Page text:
THE drive to expand university education has produced a generation of poor-quality graduates that employers do not want to hire, the head of the country's leading business organisation has warned.My gut reaction is to agree with Mr Lambert but how can we really tell? The only way we'd know for sure would be if all higher education were to be privatised and if students (or parents or sponsors) had to pay the full fees. Then find out soon enough if too many (or indeed too few) graduates were being produced.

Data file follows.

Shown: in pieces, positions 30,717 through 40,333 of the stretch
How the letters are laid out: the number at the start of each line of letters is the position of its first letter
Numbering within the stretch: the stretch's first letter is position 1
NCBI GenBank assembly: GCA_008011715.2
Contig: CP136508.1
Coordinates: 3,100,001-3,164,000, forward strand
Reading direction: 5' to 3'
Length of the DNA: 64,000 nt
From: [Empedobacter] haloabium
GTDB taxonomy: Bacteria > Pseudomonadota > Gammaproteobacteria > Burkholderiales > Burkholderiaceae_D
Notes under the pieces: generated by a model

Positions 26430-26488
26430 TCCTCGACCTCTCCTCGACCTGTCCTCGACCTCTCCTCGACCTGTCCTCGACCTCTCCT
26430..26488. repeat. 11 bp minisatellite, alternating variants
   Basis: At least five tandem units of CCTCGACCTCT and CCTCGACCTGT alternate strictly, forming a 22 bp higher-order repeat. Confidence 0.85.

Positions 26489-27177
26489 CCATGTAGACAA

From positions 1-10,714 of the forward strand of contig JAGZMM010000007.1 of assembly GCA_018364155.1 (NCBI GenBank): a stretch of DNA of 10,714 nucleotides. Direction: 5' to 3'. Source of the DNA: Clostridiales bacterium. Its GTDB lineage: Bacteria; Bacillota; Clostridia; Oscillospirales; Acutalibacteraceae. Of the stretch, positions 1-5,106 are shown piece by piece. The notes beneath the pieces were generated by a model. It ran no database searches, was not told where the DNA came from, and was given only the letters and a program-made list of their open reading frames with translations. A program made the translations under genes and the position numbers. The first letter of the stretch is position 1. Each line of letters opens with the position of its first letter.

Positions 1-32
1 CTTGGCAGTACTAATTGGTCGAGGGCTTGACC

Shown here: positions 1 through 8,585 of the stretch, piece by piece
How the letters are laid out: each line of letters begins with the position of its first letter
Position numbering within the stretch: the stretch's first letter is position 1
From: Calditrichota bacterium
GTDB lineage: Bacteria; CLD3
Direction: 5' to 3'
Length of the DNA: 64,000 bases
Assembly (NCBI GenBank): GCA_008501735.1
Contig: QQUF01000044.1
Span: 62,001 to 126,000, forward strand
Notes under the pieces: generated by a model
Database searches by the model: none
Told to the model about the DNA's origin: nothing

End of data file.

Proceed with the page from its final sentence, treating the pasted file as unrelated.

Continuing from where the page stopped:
In a stinging criticism of both the UK and Scottish Governments, Richard Lambert, the director-general of the Confederation of British Industry, claimed many employers believe "more means less" in terms of increasing student numbers.
At the moment the education system is a producer-run cartel with all that implies. Here's a good example from the school world:
SCOTLAND'S largest teaching union will today call for action to cut class sizes. The Educational Institute of Scotland says all local authorities must do their bit or risk a class-size "lottery".Actually, it's state-provided education that's more akin to a "lottery". The unions want smaller classes so as more of their members get jobs. Why don't they demand privatisation of education thus allowing good teachers to prosper?